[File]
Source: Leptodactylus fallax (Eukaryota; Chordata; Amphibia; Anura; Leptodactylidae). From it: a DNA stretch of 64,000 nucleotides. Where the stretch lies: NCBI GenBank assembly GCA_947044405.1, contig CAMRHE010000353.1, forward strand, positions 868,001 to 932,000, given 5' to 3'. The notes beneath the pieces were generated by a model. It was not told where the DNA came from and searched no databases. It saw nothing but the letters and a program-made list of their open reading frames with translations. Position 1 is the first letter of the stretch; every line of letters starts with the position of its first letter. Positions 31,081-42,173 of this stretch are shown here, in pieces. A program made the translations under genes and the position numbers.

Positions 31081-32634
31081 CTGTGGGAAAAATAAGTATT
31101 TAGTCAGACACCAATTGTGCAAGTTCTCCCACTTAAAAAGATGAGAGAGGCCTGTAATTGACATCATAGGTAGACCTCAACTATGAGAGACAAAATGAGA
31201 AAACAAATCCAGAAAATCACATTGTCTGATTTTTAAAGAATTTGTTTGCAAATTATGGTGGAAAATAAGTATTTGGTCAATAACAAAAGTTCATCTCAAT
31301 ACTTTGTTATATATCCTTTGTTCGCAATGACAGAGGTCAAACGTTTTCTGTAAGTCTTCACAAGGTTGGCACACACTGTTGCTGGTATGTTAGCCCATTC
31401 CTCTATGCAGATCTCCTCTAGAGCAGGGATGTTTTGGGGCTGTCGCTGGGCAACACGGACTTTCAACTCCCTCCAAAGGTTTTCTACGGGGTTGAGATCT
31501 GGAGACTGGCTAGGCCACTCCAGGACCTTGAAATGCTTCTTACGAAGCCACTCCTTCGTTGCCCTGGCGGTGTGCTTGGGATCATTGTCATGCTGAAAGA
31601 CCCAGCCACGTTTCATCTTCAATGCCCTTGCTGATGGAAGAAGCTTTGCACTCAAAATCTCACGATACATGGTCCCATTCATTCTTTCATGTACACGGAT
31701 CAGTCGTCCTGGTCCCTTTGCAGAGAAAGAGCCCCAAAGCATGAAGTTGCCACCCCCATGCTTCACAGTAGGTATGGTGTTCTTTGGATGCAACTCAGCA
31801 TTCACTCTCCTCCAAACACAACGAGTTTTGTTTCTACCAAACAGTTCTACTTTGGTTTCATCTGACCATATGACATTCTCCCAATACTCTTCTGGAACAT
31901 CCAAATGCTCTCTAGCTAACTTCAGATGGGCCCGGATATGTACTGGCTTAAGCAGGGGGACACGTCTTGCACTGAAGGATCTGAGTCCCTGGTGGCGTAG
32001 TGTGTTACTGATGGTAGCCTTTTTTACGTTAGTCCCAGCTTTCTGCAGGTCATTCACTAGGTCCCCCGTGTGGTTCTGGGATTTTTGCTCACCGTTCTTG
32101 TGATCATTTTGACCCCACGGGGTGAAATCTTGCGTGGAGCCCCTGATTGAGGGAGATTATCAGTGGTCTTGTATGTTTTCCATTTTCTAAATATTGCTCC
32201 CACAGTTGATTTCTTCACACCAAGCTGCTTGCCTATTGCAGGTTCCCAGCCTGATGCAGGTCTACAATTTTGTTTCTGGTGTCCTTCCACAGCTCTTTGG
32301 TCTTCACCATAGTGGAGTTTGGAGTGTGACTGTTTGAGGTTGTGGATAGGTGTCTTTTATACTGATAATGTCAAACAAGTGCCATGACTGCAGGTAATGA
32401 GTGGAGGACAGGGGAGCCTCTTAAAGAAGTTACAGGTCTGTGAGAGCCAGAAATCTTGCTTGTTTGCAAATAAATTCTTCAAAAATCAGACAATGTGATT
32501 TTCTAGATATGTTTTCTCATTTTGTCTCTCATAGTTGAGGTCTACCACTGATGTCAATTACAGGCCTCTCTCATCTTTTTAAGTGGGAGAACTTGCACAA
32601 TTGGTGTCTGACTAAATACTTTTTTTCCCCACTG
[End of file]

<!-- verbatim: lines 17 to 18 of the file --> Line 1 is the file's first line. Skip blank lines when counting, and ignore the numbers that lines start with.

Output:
32401 GTGGAGGACAGGGGAGCCTCTTAAAGAAGTTACAGGTCTGTGAGAGCCAGAAATCTTGCTTGTTTGCAAATAAATTCTTCAAAAATCAGACAATGTGATT
32501 TTCTAGATATGTTTTCTCATTTTGTCTCTCATAGTTGAGGTCTACCACTGATGTCAATTACAGGCCTCTCTCATCTTTTTAAGTGGGAGAACTTGCACAA